‘Very scary’: Cowboys capture Bison that escaped from veterinarian’s property in Belton
BELTON, Texas (KWTX) - Central Texas cowboys on horseback on Tuesday afternoon helped authorities in the city of Belton, corral, tranquilize, and capture a loose bison.
“It was pretty tough because he kept beating us into brush,” said cowboy Joe Draper. “We couldn’t get him to come out to where we could actually get a shot and get him roped and get him captured.”
Paul Romer, a spokesperson with the City of Belton, told KWTX the animal, which belongs to a local rancher, escaped from a veterinarian’s office on E. 6th Ave. at about 7:30 a.m. Tuesday.
It happened near the busy downtown area and “we’re grateful it didn’t go near a school bus,” Romer said, “I’ve been working in Belton for 10 years now and nothing like this has ever happened. Thank goodness nobody got injured on the interstate. It was very scary to have this animal on the loose.”
An animal control officer immediately reached out to veterinarians and cowboys for assistance as soon as police and city officials were alerted about the animal.
“Our animal control officer is the one who called the Salado veterinarian and said ‘hey, you got anybody that can come out and assist?’” said Romer. “That was a key decision early on.”
The bison was spotted in an area with thick brush and struck with a tranquilizer.
That, however, did not stop the animal and dogs were brought in to help cowboys on horseback continue tracking it.
“It can get pretty hairy in there sometimes, it’s pretty dangerous, especially at that high rate of speed,” said Draper.
The bison was spotted again and struck with another round of tranquilizers. It was eventually corralled and captured near I-14 at about 1:30 p.m.
“The bison is okay,” Romer said,” It’s a good day. The buffalo is safe and no one got hurt.”
Earlier Tuesday, a the bison was spotted on Penelope and along the I-35 Frontage Road.
Central Texans who spotted the animal also chimed in on social media throughout the morning, providing updates as authorities worked to capture the animal.
“Nobody got hurt, he’s alive, he’s in the trailer, and he’s going to his new home,” said cowboy Derreck Lisenbe.
The Cameron Park Zoo in Waco is home to three bison.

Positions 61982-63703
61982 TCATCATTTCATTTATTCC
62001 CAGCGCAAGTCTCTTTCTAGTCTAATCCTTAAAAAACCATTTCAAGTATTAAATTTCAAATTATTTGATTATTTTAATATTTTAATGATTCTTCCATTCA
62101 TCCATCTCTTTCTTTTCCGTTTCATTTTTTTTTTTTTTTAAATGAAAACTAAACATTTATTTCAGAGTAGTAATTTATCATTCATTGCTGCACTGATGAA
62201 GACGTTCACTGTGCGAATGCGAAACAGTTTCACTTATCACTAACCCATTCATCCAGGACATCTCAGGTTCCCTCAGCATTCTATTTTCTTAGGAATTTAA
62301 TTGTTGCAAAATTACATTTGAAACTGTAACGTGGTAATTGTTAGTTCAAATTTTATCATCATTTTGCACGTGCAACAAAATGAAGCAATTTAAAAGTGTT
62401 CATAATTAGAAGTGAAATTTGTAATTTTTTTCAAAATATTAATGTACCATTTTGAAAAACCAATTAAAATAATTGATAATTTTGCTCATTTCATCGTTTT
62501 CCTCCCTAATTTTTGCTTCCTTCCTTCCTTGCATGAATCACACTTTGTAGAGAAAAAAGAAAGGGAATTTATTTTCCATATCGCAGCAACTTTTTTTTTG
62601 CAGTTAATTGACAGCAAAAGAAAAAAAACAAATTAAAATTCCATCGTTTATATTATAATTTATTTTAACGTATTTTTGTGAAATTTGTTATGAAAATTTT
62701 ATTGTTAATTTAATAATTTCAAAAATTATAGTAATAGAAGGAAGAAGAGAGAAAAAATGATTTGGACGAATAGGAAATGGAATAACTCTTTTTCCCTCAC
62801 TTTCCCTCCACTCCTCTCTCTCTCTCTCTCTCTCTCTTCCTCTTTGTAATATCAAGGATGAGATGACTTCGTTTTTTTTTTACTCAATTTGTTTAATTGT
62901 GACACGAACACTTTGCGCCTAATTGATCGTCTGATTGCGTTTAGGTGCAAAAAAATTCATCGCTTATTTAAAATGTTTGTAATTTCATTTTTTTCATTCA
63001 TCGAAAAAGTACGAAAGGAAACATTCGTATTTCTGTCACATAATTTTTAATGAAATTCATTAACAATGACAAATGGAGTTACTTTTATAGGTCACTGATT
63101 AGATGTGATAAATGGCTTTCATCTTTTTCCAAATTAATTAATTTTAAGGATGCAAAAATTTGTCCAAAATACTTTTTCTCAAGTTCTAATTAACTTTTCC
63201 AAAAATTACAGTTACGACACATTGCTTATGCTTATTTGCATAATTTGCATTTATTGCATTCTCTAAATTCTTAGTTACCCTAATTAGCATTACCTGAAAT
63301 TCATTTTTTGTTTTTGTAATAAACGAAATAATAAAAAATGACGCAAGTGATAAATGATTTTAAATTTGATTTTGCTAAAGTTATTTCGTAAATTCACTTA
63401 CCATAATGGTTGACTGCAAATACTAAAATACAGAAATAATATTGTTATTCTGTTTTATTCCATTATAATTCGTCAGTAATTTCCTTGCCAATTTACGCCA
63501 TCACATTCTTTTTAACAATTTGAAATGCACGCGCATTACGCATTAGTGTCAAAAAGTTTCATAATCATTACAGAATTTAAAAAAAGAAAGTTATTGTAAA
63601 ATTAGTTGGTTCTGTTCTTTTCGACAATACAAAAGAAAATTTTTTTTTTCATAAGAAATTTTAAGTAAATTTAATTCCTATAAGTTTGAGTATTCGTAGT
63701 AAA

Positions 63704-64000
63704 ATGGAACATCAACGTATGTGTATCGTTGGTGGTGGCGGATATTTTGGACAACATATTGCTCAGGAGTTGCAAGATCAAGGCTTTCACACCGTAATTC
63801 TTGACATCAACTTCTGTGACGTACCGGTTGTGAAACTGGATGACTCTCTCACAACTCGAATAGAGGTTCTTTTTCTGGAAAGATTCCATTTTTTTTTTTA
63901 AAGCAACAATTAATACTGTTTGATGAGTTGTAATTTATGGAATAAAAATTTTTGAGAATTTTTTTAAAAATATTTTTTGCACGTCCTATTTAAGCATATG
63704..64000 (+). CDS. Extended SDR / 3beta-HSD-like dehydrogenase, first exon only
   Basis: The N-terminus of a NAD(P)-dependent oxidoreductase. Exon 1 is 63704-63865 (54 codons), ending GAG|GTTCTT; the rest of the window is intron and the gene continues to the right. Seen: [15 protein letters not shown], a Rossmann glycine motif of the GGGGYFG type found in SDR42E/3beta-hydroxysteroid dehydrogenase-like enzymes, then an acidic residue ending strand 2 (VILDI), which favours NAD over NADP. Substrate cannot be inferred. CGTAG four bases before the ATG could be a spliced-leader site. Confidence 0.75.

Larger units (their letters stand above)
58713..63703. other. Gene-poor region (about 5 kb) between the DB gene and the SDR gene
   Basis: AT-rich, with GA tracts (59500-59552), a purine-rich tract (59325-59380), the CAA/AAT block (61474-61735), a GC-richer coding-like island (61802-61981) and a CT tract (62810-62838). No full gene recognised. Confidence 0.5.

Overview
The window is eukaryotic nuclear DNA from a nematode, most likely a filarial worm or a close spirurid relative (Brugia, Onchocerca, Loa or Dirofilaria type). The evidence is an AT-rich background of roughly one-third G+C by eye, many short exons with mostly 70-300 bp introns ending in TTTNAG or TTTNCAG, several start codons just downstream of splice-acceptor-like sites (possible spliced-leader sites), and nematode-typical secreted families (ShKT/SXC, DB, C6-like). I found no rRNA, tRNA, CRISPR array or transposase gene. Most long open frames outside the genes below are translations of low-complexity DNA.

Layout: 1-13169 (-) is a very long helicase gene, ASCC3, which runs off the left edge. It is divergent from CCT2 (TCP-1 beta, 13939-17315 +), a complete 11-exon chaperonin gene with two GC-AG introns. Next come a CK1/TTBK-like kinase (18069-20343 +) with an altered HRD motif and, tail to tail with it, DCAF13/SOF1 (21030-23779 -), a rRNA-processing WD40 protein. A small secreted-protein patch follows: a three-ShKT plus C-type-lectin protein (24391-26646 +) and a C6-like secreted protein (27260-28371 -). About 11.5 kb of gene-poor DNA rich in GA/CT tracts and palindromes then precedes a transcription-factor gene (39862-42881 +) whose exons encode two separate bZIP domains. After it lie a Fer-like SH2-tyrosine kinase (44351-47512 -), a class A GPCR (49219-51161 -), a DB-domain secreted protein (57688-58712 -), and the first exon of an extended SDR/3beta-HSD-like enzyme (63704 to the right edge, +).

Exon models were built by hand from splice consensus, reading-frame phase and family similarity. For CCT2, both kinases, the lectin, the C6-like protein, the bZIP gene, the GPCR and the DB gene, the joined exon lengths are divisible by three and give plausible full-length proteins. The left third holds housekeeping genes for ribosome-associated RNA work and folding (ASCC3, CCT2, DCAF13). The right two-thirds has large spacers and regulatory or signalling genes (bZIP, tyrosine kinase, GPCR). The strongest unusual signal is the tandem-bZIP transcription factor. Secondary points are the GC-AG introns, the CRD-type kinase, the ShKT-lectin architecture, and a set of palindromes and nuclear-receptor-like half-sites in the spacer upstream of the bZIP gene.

“Bison are actually the largest terrestrial animal in North America,” said Emily Weathers, Mammal Keeper at the Cameron Park Zoo. “They’re actually the national mammal of the United States.”
Zoo keepers say the animals nearly went extinct in the 19th century but conservation efforts have stabilized the population.
While bison are native to Central Texas, experts say you’ll only see them in captivity, where they’re raised for hunting and meat purposes or as pets.
“There are some in Caprock Canyons State Park, there is a Texas State Bison Herd there, but actually in the United States Yellowstone is the only place where they’ve roamed continuously since prehistoric times,” said Weathers.
While Tuesday’s event was rare, zoo keepers say, if you do come in contact with a large animal like a bison unexpectedly--give it some space.
“They can run 35mph, so if you think you can outrun them you generally can’t, they can also jump up to six feet,” said Brittany Eckenrode, Mammal Keeper at the Cameron Park Zoo. “Bison are very tough, strong animals...as long as you keep your distance from them, you should be just fine.”
While many people use ‘bison’ and ‘buffalo’ interchangeably, they’re actually different animals, zoo keepers say.
“One of the distinct differences between bison and buffalo can be where their horn placement is, so buffalo: they’re kind of in the front, and then bison: they kind of have it on the side, as well as they have skeletal differences between them,” said Eckenrode.
Although the Belton bison was tough to catch, the cowboys said it was still a ‘thrill.’
“It’s always fun when you get to come rope buffalo,” said Draper. “Especially out of downtown Belton.”
A similar incident happened in Waco in October of 2015 when an elk was on the loose.
The bull elk was running through downtown for about seven hours before it was finally subdued and removed to a private herd.
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